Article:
After a seven-month stand on Wilshire Boulevard, Italian luxury label Salvatore Ferragamo is back in its former Rodeo Drive digs, which have been extensively renovated to pay homage to the brand's DNA and underscore its century-long relationship with Hollywood.
Although the 10,000-square-foot footprint of the ground-level store hasn't changed, that's about all that hasn't. What was formerly a relatively open space has been divided by new interior walls into a handful of smaller, more intimate-feeling rooms by architect William Sofield. Each focuses on a different product: shoes, handbags, footwear, silks, small leather goods and the men's and women's ready-to-wear collections.
The sleek, stripped-back aesthetic the space had before has been replaced with an Art Deco feel thanks to materials including silver travertine and rose-colored Etruscan marble accented in curving silver metal and mirrored glass.
References abound to some of Ferragamo's best-known designs: Cork side tables are a nod to the cork wedge, and glass-rod floor lamps and upholstered leather chairs with bulbous, onion-like glass feet call to mind Ferragamo's Invisible Sandal.
On Rodeo Drive, having a place to cater to VIP clients is nearly as important as having electricity, and the redesign is done in such a way that the two sections showcasing the men's and women's collections can be quickly converted into private dressing areas by swinging out immense floor-to-ceiling wall panels of silver metal and frosted glass.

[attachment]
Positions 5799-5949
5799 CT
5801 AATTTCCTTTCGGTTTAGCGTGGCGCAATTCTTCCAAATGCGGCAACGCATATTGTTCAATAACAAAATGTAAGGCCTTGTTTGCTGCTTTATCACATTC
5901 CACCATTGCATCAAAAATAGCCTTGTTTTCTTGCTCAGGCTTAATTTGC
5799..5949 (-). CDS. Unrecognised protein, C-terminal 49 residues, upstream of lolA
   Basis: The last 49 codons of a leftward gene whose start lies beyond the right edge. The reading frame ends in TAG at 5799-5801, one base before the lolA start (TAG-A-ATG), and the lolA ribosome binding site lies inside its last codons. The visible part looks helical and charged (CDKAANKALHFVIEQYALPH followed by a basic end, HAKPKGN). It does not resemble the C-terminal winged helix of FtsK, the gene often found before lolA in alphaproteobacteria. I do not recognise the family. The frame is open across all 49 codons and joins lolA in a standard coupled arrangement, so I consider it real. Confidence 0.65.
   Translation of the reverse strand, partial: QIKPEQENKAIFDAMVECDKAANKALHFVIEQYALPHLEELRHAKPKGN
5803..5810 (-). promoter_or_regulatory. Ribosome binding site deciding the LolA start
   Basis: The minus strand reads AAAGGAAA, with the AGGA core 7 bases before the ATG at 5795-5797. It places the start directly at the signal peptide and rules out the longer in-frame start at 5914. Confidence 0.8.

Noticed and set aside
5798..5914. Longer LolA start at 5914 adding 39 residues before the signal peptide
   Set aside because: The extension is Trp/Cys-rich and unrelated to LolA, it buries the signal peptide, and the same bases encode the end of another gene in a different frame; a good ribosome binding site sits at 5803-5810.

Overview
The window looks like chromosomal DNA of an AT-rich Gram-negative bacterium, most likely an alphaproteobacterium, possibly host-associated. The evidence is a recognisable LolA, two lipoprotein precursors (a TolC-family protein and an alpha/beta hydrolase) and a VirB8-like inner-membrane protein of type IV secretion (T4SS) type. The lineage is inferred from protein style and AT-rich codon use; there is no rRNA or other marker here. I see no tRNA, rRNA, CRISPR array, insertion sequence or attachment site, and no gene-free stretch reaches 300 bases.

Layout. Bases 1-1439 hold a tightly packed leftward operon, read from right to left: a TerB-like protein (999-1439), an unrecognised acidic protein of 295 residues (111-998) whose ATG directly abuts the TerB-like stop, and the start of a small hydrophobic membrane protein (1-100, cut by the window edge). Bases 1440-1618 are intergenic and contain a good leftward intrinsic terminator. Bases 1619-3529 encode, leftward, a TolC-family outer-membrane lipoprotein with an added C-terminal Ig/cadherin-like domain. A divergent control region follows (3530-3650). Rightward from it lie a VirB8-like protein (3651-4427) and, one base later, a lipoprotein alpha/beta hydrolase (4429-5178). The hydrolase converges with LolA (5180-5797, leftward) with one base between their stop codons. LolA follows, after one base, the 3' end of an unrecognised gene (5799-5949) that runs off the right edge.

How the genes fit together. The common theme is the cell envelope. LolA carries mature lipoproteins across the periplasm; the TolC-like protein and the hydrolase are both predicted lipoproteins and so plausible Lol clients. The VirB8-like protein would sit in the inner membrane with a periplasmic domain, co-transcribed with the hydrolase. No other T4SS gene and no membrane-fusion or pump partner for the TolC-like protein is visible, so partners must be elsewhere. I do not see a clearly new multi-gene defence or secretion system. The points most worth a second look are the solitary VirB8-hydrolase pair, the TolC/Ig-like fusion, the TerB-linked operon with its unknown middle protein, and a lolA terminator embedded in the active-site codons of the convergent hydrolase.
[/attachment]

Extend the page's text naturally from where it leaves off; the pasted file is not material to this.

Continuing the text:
A less-subtle acknowledgement of the label's celebrity clientele appears in a wall-mounted video screen serving up clips of famous friends and clients like Marilyn Monroe, Katharine Hepburn and Madonna. (Two additional screens loop videos of the men's and women's fall and winter 2015 runway collections.)
That might be considered akin to hanging a celebrity headshot behind the counter, but Ferragamo's relationship with Hollywood — 101 years and counting — is pretty impressive. Namesake founder Salvatore Ferragamo came to Southern California in 1914 from Italy and began his career here by making custom shoes for the movie studios. (His shoe designs have appeared in films such as "The Ten Commandments," "The Seven Year Itch" and "Some Like It Hot.") And before returning to Italy in 1927, he opened his first retail space here: the Hollywood Boot Shop at the corner of Hollywood and Las Palmas boulevards in 1923.
To celebrate the face-lifted Ferragamo flagship, which re-opened its doors on Rodeo in the first week of August, the brand's creative director, Massimiliano Giornetti, has designed two Art Deco-inspired pieces that will be bricks-and-mortar exclusive to the Beverly Hills boutique: a black-and-gold envelope bag ($2,100) and a pair of black-and-gold suede calfskin shoes ($1,290).
Both hit store shelves there (as well as on www.Ferragamo.com) on Sept. 9 — the same day the brand is scheduled to throw its official, star-studded, invitation-only, grand re-opening bash.
Salvatore Ferragamo Beverly Hills, 357 N. Rodeo Drive, open 10 a.m. to 6:30 p.m. Monday through Saturday, noon to 6 p.m. Sunday.
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